In 1848 he was chairman of the Constitutional Committee that had to design a new constitution. In that year there was a lot of rebellion in Europe and King William II wanted to prevent unrest in the Netherlands. He did so by agreeing to the creation of a new constitution that would transform Dutch government into a parliamentary democracy. Under the new constitution, the King’s powers to rule were transferred to the Minister.

Heulstraat - Hoek Kneuterdijk - Plaquette Grondwet 1848
Heulstraat - corner Kneuterdijk - Plaque Constitution 1848


Thorbecke would hold the position of Minister of Home Affairs three times. In the 19th century that job was much more extensive than now. For example, Thorbecke was responsible for the new Municipalities Act, but also for construction of canals and for introduction of a new type of high school, the HBS, a forerunner of today’s VWO and HAVO. Under the new constitution, there was no “prime minister”, and the members of the cabinet rotated the role of chairman. But in practice Thorbecke, with his dominant personality and vast knowledge of every type of dossier, was the leader of the cabinets he was part of.

This meant that he frequently clashed with King William III. This king did not agree with the restrictions of royal power that had resulted from the new constitution his father, William II, had accepted. And William III was also a passionate man, who regularly could not control himself.

Willem III (1817-90), koning der Nederlanden, Nicolaas Pieneman, 1856
Willem III (1817-90), King of The Netherlands, Nicolaas Pieneman, 1856*

The little tower (Torentje)

After Thorbecke died in 1872, there was talk of erecting a memorial statue of him in The Hague. However, King William III, who lived until 1890, was much against any tribute to his great opponent and so the plans were not realized. Today we honour Thorbecke with a monument on Lange Voorhout. He is looking over his right shoulder toward the Torentje, where he had his office.

Thorbecke Monument Lange Voorhout - foto Piet Vernimmen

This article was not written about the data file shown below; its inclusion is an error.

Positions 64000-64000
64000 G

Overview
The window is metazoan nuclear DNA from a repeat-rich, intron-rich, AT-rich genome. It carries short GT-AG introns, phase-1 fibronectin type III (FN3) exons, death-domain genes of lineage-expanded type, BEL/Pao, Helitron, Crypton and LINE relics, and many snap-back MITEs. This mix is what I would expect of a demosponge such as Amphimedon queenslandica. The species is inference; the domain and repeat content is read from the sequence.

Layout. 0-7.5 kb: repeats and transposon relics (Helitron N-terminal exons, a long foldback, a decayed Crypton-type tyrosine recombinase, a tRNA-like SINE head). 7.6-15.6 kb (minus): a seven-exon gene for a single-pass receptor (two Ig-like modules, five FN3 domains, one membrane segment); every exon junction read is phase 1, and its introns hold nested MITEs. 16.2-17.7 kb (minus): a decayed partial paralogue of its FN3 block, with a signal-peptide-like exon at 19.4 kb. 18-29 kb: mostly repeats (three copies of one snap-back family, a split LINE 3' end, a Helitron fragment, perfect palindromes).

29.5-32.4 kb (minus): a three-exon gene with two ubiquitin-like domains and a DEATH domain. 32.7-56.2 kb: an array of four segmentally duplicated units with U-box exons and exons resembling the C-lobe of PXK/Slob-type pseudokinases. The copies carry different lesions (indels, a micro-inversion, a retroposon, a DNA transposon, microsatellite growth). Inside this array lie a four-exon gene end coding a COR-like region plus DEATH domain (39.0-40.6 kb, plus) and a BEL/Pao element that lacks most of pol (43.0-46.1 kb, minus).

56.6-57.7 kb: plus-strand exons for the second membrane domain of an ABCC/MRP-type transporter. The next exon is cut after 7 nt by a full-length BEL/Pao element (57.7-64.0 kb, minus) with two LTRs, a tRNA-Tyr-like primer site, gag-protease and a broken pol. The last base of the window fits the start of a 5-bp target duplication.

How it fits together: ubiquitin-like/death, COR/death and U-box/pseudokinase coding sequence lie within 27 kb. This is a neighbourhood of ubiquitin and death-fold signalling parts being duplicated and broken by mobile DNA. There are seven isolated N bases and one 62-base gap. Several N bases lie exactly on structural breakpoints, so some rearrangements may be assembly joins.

Thorbecke Monument Lange Voorhout - photo Piet Vernimmen

In the 19th century, the Torentje was the office of the Secretary-General (SG) of the Ministry of the Interior. When Thorbecke became minister, he decided the space would make a very suitable office for himself. When a civil servant pointed out to him that the SG would not be happy if he had to find another office, Thorbecke completely ignored that argument.

Torentje - foto Barry d'Arnaud
Torentje - photo Barry d'Arnaud

This is but one of many examples that make clear why author Remieg Aerts so aptly called his biography “Thorbecke wants it”.

Familiegraf van Thorbecke op de Algemene Begraafplaats
Family Vault Thorbecke - Algemene Begraafplaats The Hague

Would you like to learn more about interesting people who lived and worked in The Hague? Invite family and friends to a city walk through The Hague.

* Collection Rijksmuseum

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5 thoughts on “Thorbecke wants it”

  1. Erik Thorbecke

    I enjoyed this article very much and found it very accurate.
    JRT was my great grandfather and I was invited to celebrate in 1972 the hundredth anniversary of his death attended by Queen Juliana. I still have many family memorabilia including a wooden chest belonging to Henricus Thorbecke who was the first from the German branch of the family to migrate to the Netherlands around 1642, with an inscription: “an Gottes segen is alles gelegen”.
    Erik Thorbecke Ithaca NY and Fort Bragg CA

  2. Jacqueline Alders

    Not really. By googling the two names, I notice that in the 19th century, members of the Thorbecke family married members of the Farwig family. Don’t know if there is any connection with Johan Rudolph.